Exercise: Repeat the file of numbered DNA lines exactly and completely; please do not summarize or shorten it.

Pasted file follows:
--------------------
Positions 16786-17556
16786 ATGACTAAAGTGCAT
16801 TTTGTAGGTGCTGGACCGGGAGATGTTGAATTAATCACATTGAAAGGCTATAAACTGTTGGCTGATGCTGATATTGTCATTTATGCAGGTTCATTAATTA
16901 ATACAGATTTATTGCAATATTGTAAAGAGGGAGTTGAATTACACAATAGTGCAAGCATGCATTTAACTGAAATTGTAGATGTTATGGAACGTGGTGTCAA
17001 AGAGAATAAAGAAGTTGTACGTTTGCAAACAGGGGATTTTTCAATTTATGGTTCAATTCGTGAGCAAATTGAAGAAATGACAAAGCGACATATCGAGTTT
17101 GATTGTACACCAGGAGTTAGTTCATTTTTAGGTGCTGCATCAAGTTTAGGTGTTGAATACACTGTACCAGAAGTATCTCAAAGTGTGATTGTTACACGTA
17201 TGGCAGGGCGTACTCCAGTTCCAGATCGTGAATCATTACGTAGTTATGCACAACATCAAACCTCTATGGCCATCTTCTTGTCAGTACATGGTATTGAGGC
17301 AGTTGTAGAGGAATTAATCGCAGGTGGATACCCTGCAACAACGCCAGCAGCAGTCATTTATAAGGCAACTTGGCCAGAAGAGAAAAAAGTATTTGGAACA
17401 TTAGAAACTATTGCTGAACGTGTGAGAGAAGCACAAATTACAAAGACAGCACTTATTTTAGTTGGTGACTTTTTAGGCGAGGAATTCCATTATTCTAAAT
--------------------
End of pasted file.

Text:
Positions 16786-17556
16786 ATGACTAAAGTGCAT
16801 TTTGTAGGTGCTGGACCGGGAGATGTTGAATTAATCACATTGAAAGGCTATAAACTGTTGGCTGATGCTGATATTGTCATTTATGCAGGTTCATTAATTA
16901 ATACAGATTTATTGCAATATTGTAAAGAGGGAGTTGAATTACACAATAGTGCAAGCATGCATTTAACTGAAATTGTAGATGTTATGGAACGTGGTGTCAA
17001 AGAGAATAAAGAAGTTGTACGTTTGCAAACAGGGGATTTTTCAATTTATGGTTCAATTCGTGAGCAAATTGAAGAAATGACAAAGCGACATATCGAGTTT
17101 GATTGTACACCAGGAGTTAGTTCATTTTTAGGTGCTGCATCAAGTTTAGGTGTTGAATACACTGTACCAGAAGTATCTCAAAGTGTGATTGTTACACGTA
17201 TGGCAGGGCGTACTCCAGTTCCAGATCGTGAATCATTACGTAGTTATGCACAACATCAAACCTCTATGGCCATCTTCTTGTCAGTACATGGTATTGAGGC
17301 AGTTGTAGAGGAATTAATCGCAGGTGGATACCCTGCAACAACGCCAGCAGCAGTCATTTATAAGGCAACTTGGCCAGAAGAGAAAAAAGTATTTGGAACA
17401 TTAGAAACTATTGCTGAACGTGTGAGAGAAGCACAAATTACAAAGACAGCACTTATTTTAGTTGGTGACTTTTTAGGCGAGGAATTCCATTATTCTAAAT